To the extent that competition among telecommunications providers reduces their gross revenues in a particular locality, payments from individual providers to local governments based on percentage of gross revenues will decline. Payments from new entrants into the right-of-way will be limited to right-of-way management regulatory costs or the above-mentioned justified charges. At the same time, the life of streets will be diminished as additional right-of-way users make surface cuts.

Right-of-way issues impact municipal operations in a myriad of ways. Although cities and towns have broad authority to acquire and control their rights-of-ways, federal encroachments threaten local planning and discretion. With franchise and right-of-way management under attack at both the federal and state levels, Oklahoma municipalities need to be vigilant in talking to their state and federal representatives about these issues. Unless we "tell our story", preserving management control and current revenue streams may be a thing of the past.

POSTSCRIPT:

Further Action by FCC not related to Franchises

In another action on December 20, 2006, the FCC issued a Ninth Notice of Proposed Rulemaking that proposes a national, centralized approach to maximize public safety access to interoperable, broadband spectrum in the 700 MHz band. In addition, the initiative seeks to promote the deployment of advanced broadband applications, related radio technologies, and modern, IP-based system architecture.

According to the FCC, the proposals contained in this item are designed to meet the following public safety objectives: (1) opportunities for broadband, national, interoperable use of 700 MHz spectrum; (2) new sources of funding for the build-out and operation of the national public safety network; (3) economies of scale and scope in production and competition in supply to maximize cost effectiveness; (4) efficient spectrum use; (5) network robustness and survivability; and (6) flexible, modern IP-based wireless system architecture.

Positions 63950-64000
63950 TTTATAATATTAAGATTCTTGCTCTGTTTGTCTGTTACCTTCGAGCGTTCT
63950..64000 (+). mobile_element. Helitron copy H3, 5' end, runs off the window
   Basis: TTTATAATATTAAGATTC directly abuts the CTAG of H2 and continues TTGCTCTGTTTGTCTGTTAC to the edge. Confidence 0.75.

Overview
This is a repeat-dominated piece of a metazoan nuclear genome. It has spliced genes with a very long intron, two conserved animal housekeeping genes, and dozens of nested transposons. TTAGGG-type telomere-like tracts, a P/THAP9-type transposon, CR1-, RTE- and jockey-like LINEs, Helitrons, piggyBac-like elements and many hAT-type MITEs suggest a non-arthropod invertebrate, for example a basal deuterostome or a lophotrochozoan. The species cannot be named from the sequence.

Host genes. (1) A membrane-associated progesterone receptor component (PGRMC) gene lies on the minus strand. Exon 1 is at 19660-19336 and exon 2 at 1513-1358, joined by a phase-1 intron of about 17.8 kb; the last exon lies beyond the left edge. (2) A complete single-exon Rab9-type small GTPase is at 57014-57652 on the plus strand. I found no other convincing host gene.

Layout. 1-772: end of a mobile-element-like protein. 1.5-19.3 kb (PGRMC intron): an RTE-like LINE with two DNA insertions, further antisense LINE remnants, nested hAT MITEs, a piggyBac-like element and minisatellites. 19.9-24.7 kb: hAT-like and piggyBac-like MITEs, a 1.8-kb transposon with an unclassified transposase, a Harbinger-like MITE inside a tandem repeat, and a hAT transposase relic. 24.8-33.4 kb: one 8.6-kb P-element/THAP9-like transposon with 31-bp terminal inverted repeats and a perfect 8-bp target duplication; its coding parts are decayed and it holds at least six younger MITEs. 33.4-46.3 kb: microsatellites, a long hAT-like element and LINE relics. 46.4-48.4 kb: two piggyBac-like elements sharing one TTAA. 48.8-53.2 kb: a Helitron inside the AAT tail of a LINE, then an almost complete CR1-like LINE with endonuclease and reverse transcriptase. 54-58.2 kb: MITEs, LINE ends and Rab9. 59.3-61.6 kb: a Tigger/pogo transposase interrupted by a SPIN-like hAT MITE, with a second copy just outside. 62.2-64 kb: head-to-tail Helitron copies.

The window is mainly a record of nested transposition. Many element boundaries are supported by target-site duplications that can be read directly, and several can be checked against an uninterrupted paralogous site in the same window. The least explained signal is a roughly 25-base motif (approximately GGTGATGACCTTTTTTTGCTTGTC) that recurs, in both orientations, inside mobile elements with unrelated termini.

Specifically, this item proposes that the Commission (1) allocate 12 megahertz of the 700 MHz public safety spectrum from wideband to broadband use; (2) assign this spectrum nationwide to a single national public safety broadband licensee; (3) permit the national public safety broadband licensee also to operate on a secondary basis on the narrowband public safety spectrum in the 700 MHz band; (4) permit the licensee to use its assigned spectrum to provide public safety entities with voluntary access to a public safety broadband service on a fee-for-service basis; (5) permit the licensee to provide unconditionally preemptible access to its assigned spectrum to commercial service providers on a secondary basis, through leases or in the form of public/private partnerships; (6) facilitate the shared use of CMRS infrastructure for the efficient provision of public safety broadband service; and (7) establish performance requirements for interoperability, build-out, preemption of commercial access, and system robustness.

This Ninth Notice of Proposed Rulemaking seeks comment generally on the above proposals or alternatives, as well as on spectrum leasing and Section 337 issues.